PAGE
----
Wake Up Calls

Every so often an event occurs that drops-kicks us into consciousness and forces us to reflect on the way we are living our lives. These events may occur on the world stage – September 11, Hurricane Katrina, the Tsunami in Southeast Asia – or they may occur on a more personal level – health problems, the death of a loved one, trouble with the law.

It can be very hard, if not impossible, to look at wake up calls in a positive light. Many people died in the tragedies of September 11, Hurricane Katrina and the Southeast Asian Tsunami leaving behind thousands of distraught loved ones. Personal wake up calls, such as health problems and trouble with the law, typically cause us immense pain and difficulty.

The point of this article is to show that wake up calls present us with an opportunity to change. No matter how tragic or terrible the event is, we always have the choice as to how we respond.

The tragedy of Hurricane Katrina, for example, gave the world a glimpse of the potential destruction climate change may cause if we don’t take action. There is still much to be done, but people are noticeably making changes to green their lives and become carbon neutral.

I try to keep this blog non-political, but it could be argued that September 11 presented the US Government with a chance to re-assess its foreign policy in the Middle East. Instead, it seems to have taken a course of action that has only exacerbated the threat of terrorism and has squandered the worldwide sympathy it received. In this sense, it has ignored it’s wake up call.

One a personal note, I have had a number of wake up calls in my life. At 17, I got into trouble with the law which resulted in me going to Court and receiving 30 hours of community service. At 20, I was a passenger in a car that hit a tree and almost lost my eye. At 24, I got the unexpected news that I was going to be a dad.

Each of these events caused me short term difficulty and pain. They also led to much soul-searching and inner reflection which, in the medium to long term, has helped me grow as a person. In each case, I recognised an aspect of my life that I didn’t like and took action to change it. For example, the trouble I had with the law at 17 opened my eyes to the potential consequences of my actions. As a result I matured and started to become more responsible. Another example was the news I was to become a dad. Until then I had lived a life that was very much centered on self gratification. Now that I am father I am driven to have a positive impact on not only my son, but on each person I come into contact with.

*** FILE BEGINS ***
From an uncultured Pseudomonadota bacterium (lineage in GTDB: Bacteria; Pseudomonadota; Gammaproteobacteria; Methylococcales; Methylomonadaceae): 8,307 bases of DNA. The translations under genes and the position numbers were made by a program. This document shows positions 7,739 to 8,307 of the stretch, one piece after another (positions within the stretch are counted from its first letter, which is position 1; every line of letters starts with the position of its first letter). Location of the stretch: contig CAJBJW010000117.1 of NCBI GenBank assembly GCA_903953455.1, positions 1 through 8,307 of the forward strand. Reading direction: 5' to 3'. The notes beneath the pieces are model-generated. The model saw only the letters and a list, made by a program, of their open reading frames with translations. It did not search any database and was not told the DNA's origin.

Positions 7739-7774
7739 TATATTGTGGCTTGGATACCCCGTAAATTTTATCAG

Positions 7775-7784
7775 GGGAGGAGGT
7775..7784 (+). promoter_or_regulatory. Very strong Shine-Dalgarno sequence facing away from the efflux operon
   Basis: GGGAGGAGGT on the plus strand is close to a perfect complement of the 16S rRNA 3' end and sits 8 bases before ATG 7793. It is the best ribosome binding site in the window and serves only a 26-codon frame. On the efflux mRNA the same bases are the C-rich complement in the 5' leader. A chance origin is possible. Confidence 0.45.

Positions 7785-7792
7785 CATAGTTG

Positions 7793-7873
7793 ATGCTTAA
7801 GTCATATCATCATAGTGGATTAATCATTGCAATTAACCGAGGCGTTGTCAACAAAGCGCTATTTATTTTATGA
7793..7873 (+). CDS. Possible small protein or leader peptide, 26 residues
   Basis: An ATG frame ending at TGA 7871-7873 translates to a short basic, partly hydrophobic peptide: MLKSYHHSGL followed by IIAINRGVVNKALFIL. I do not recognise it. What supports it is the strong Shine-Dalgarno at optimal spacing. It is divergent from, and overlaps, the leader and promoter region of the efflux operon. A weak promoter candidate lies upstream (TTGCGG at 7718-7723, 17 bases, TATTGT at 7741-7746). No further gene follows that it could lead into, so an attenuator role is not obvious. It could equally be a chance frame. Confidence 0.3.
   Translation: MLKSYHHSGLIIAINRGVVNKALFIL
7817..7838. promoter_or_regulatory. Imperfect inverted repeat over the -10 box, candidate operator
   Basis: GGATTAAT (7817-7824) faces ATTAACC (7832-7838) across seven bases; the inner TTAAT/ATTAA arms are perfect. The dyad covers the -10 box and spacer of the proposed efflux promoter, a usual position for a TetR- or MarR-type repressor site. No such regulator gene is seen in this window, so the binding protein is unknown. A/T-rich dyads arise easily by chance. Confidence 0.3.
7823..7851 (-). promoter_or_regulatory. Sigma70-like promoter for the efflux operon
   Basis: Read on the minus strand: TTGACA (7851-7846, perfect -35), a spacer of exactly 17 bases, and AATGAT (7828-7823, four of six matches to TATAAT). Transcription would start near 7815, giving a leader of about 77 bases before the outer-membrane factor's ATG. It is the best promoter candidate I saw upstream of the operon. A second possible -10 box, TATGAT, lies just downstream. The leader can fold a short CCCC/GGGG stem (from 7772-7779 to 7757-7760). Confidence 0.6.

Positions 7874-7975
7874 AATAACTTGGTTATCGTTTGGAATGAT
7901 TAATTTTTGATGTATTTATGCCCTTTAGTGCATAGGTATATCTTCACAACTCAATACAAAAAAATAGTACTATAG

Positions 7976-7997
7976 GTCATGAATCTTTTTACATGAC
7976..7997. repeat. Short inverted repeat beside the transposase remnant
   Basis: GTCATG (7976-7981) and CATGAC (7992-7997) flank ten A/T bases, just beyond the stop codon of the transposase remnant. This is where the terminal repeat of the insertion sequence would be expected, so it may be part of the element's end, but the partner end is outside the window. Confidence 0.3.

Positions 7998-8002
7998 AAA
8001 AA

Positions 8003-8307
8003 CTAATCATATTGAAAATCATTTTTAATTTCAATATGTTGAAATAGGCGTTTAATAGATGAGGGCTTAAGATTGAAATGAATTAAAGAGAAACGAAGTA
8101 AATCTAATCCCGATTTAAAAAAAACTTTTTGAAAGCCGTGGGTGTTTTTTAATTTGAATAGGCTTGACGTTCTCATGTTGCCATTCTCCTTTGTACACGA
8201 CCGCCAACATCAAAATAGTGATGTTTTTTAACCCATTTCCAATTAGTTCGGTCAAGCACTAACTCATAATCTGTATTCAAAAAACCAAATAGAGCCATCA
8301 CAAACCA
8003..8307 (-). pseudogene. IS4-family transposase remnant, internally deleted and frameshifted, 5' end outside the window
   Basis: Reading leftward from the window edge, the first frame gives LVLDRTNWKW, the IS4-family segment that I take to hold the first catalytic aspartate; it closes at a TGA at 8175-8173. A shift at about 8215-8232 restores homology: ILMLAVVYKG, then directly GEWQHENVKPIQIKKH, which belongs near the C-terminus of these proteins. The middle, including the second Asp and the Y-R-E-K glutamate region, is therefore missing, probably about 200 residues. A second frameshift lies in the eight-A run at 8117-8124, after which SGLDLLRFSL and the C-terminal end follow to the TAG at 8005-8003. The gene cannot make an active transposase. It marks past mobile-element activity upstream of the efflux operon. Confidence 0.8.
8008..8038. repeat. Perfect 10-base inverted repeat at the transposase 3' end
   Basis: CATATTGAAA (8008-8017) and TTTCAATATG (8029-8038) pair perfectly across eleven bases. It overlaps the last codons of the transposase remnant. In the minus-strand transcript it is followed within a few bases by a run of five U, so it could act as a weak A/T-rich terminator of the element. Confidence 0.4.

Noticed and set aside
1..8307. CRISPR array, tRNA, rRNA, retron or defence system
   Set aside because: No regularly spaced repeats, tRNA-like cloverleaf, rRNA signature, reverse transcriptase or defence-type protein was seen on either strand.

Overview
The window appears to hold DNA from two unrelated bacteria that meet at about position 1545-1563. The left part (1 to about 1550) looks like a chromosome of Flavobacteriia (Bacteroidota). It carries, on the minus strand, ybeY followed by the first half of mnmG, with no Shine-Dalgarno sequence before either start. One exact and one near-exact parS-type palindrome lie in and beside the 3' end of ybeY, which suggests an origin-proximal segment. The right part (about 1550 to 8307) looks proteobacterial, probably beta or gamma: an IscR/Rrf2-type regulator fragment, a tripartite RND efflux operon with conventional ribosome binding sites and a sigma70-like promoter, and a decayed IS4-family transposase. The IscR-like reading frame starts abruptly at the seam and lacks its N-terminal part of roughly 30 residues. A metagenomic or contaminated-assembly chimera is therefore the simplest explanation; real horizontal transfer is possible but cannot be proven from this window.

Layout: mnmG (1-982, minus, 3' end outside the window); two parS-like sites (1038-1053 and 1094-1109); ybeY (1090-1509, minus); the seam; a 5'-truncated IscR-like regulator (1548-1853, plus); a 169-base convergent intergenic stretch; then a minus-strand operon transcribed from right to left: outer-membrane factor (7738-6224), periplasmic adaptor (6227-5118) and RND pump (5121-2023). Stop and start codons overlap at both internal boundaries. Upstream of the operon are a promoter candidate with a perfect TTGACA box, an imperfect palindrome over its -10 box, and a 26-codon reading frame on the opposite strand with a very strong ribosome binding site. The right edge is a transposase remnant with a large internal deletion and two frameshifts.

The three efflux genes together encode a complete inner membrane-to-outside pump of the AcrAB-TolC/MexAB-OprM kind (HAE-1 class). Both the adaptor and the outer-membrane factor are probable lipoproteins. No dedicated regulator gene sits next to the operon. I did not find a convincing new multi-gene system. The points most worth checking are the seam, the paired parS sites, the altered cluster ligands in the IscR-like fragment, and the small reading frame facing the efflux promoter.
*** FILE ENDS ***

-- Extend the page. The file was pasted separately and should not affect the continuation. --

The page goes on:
In summing up, wake up calls present us with a huge opportunity to change. It is important then that we, as individuals and as a greater worldwide community, listen to life’s alarm bells and seize the opportunity to change.

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2 thoughts on “Wake Up Calls”

  1. That’s very true Grant. As I think about all the personal examples I gave of wake up calls, I can definately identify some “whispers” that I could have listened to. It’s unfortunate that it often takes a major life event until we listen to these whispers and take action to rectify the problem.

    I’m currently working on an article related to this to this called “Learning from Other People’s Mistakes”. In short, if we do exactly as the name of the article suggests, we can avoid some of the pain associated with these wake up calls.

  2. I agree with Grant. I would agree – it feels like reality drop-kicks you into waking up. As I get older I understand that perhaps that drop-kick is a life-saver before you stray too far from what you are meant to be. Kind of like a protective mechanism built into the system. There is a stage where painful events and suffering in retrospect, helped me grow. Now, I hope to work it out without having to go through such extreme events.

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